Wednesday, 23 June 2004

Sounds like Roy Osherove's a little bit disappointed he has not received more entries to the "Most Useful VS.NET Add-in/Macro Coding Contest," for which there are some pretty nice prizes.

Since I'm not nearly talented enough to even think about doing this, and since I know a number of people who are, I figured I should post this reminder. Submissions will be accepted only through the end of June, so hurry up! Only new (not re-used) code need apply.

Go here and read the details. I mean, just look what you could win:

1st prize:
2nd prize:
3rd prize:
the most crazy and innovative add-in (not necessarily useful!) will get a special prize from me:

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Wednesday, 23 June 2004 21:38:58 (Pacific Standard Time, UTC-08:00)
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Many are not aware that in PowerPoint 2003 (and 2002/XP) there is a feature available called Presenter View, which allows you to use your computer's multi-monitor capability to better control your presentations.

In order to use presenter view, your computer must meet the following requirements:

  • The computer must have multiple monitor capability - check with the manufacturer about this if you're not sure. Usually desktop computers require two video cards in order to have multiple monitor capability; laptops often have the capability built in.
  • The computer must be running an operating system that supports multiple displays, such as Windows 98, Windows 2000, or Windows XP (or later).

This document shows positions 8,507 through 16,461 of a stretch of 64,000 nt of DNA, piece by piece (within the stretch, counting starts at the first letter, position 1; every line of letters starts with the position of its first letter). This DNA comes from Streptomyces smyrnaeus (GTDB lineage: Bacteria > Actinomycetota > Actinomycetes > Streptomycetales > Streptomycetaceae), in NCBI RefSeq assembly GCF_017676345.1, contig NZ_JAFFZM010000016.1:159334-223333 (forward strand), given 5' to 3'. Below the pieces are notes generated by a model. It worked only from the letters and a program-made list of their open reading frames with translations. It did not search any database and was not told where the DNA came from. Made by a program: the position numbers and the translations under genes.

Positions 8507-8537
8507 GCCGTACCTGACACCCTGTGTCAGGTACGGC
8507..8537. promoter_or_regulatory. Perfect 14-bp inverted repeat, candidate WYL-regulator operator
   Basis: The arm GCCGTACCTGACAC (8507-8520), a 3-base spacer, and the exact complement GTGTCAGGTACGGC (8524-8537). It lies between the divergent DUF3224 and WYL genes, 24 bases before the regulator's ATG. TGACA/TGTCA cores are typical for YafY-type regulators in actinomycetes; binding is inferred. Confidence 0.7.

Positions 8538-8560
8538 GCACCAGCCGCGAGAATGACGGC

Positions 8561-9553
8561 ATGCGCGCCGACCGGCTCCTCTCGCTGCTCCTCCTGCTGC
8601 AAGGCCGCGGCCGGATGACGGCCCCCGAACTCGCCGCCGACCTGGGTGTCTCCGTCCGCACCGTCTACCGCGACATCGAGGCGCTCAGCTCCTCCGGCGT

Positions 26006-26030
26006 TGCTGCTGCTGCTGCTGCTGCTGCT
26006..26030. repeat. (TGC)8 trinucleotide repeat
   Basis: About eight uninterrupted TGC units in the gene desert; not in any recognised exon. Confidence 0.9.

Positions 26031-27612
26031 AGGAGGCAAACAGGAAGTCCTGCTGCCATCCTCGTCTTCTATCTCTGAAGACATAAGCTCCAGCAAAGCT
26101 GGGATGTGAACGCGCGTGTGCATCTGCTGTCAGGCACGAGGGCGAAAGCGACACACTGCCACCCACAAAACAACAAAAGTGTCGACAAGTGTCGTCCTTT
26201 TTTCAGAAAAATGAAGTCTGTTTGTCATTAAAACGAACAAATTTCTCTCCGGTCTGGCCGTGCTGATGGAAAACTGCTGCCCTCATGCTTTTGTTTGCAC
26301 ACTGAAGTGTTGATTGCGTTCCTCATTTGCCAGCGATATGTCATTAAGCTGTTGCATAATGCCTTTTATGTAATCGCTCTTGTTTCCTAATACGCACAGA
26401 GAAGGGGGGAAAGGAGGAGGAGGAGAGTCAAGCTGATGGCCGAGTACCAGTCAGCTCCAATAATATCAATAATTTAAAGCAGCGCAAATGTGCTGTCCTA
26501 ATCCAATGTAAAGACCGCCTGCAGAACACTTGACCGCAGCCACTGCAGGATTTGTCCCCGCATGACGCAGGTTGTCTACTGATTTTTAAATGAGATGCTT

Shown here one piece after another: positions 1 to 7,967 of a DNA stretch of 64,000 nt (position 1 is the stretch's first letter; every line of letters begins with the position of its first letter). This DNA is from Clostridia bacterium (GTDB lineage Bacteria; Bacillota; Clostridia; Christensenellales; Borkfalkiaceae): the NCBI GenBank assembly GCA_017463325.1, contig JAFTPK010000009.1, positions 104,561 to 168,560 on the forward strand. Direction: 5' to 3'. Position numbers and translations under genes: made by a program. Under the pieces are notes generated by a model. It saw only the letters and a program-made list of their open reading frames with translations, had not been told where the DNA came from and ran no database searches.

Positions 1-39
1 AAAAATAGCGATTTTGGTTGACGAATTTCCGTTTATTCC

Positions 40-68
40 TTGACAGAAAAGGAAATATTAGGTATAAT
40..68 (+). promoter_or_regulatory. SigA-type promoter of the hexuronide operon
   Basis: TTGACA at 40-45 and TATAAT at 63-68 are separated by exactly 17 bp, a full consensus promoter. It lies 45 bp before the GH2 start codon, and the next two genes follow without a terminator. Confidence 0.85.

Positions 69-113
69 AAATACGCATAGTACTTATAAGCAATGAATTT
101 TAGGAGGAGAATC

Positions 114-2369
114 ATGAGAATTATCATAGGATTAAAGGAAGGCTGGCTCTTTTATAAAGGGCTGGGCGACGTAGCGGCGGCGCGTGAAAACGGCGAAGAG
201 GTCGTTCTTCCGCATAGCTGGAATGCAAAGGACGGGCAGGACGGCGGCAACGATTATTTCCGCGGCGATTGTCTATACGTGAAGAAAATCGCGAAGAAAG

• Multiple monitor support must be enabled by setting the display options. In Control Panel, click the Display icon.
  • Presenter view must be turned on in PowerPoint.

Basically you just set up your second monitor in the display settings and check the "Extend my Windows desktop onto this monitor" box. Then in PowerPoint, follow the menus to set up the slide show (Slide show... Set up show...), and in the multiple monitors section, choose the extended monitor (your projector output) as the device on which to place the slides, then check the box to indicate you want to use the presenter view.

There you have it: One monitor with your notes and controls, and the other for your audience with just the slides. Cool stuff.

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Office 2003
Wednesday, 23 June 2004 21:13:03 (Pacific Standard Time, UTC-08:00)
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Thanks to Alwin Hawkins (who has a blog I read regularly), I'm a Gmail user now. He had a couple extra invitations (you can't just sign up, someone has to invite you), and was kind enough to share.

Okay, so there are certain things about Gmail that are kind of cool. I like the idea of being able to organize content by conversation and applying multiple labels (think of them as virtual folders) to a single conversation. Add the fairly advanced searching features, and you've got a pretty flexible email system.

It's definitely not Outlook on Exchange, but then again not much is. Besides, this is 100% web-based. You get a gig of storage space, which is nearly obscene. For a person who needs a free and flexible Internet email account for personal use, it's not too darn shabby.

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Random Stuff | Tech